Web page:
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In this type of hypothesis test, you determine whether the data "fit" a particular distribution or not. For example, you may suspect your unknown data fit a binomialdistribution. You use a chi-square test (meaning the distribution for the hypothesis test is chi-square) to determine if there is a fit or not. The null and the alternate hypotheses for this test may be written in sentences or may be stated as equations orinequalities.
The test statistic for a goodness-of-fit test is:
where:
The observed values are the data values and the expected values are the values you would expect to get if the null hypothesis were true. There are $n$ terms of the form $\frac{(O-E{)}^{2}}{E}$ .
The degrees of freedom are $\text{df = (number of categories - 1)}$ .
The goodness-of-fit test is almost always right tailed. If the observed values and the corresponding expected values are not close to each other, then the test statisticcan get very large and will be way out in the right tail of the chi-square curve.
Absenteeism of college students from math classes is a major concern to math instructors because missing class appears to increase the drop rate. Suppose that a study was done to determine if the actual student absenteeism follows faculty perception. The faculty expected that a group of 100 students would miss class according to the following chart.
Number absences per term | Expected number of students |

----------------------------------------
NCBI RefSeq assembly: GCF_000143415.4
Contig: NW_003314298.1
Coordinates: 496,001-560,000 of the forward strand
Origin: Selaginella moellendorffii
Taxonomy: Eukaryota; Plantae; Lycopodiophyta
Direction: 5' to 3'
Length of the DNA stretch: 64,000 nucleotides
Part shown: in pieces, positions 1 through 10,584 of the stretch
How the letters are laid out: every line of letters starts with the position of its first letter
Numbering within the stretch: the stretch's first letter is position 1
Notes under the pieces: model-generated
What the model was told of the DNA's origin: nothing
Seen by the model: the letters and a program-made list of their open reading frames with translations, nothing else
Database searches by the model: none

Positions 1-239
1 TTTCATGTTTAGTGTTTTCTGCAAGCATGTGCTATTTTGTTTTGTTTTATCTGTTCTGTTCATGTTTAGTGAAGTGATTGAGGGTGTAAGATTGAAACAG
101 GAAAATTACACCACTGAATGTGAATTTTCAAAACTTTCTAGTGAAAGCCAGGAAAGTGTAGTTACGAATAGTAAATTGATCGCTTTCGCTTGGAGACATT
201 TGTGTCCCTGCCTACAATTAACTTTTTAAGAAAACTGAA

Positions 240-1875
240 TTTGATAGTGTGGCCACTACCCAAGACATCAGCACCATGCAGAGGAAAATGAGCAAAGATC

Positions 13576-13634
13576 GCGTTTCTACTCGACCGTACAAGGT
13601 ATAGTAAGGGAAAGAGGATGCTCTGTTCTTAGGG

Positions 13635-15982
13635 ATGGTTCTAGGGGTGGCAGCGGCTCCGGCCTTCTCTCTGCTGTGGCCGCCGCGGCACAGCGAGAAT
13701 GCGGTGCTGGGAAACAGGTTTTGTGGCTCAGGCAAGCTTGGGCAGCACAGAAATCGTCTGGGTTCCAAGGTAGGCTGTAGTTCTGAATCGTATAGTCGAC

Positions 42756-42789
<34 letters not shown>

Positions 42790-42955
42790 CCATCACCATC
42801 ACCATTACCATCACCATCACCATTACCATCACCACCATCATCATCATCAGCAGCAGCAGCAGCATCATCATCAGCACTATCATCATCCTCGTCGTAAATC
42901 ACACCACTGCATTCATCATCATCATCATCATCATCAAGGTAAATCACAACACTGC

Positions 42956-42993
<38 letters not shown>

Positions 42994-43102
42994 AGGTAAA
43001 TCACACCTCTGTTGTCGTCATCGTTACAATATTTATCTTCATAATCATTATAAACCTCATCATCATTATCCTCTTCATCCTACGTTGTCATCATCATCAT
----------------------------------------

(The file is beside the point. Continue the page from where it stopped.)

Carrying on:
0 - 2 | 50 |
3 - 5 | 30 |
6 - 8 | 12 |
9 - 11 | 6 |
12+ | 2 |
A random survey across all mathematics courses was then done to determine the actual number (observed) of absences in a course. The next chart displays the result of that survey.
Number absences per term | Actual number of students |
0 - 2 | 35 |
3 - 5 | 40 |
6 - 8 | 20 |
9 - 11 | 1 |
12+ | 4 |
Determine the null and alternate hypotheses needed to conduct a goodness-of-fit test.
${H}_{o}$ : Student absenteeism fits faculty perception.
The alternate hypothesis is the opposite of the null hypothesis.
${H}_{a}$ : Student absenteeism does not fit faculty perception.
Can you use the information as it appears in the charts to conduct the goodness-of-fit test?
No. Notice that the expected number of absences for the "12+" entry is less than 5 (it is 2). Combine that group with the "9 - 11" group to create new tables where the number of students for each entry are at least 5. The new tables are below.
Number absences per term | Expected number of students |
0 - 2 | 50 |
3 - 5 | 30 |
6 - 8 | 12 |
9+ | 8 |
Number absences per term | Actual number of students |
0 - 2 | 35 |
3 - 5 | 40 |
6 - 8 | 20 |
9+ | 5 |
What are the degrees of freedom ( $\mathrm{df}$ )?
There are 4 "cells" or categories in each of the new tables.
$\mathrm{df\; =\; number\; of\; cells\; -\; 1\; =\; 4\; -\; 1\; =\; 3}$
Employers particularly want to know which days of the week employees are absent in a five day work week. Most employers wouldlike to believe that employees are absent equally during the week. Suppose a random sample of 60 managers were asked on which day of the week did they have the highest number of employee absences. The results were distributed as follows:
Monday | Tuesday | Wednesday | Thursday | Friday | |
---|---|---|---|---|---|
Number of Absences | 15 | 12 | 9 | 9 | 15 |
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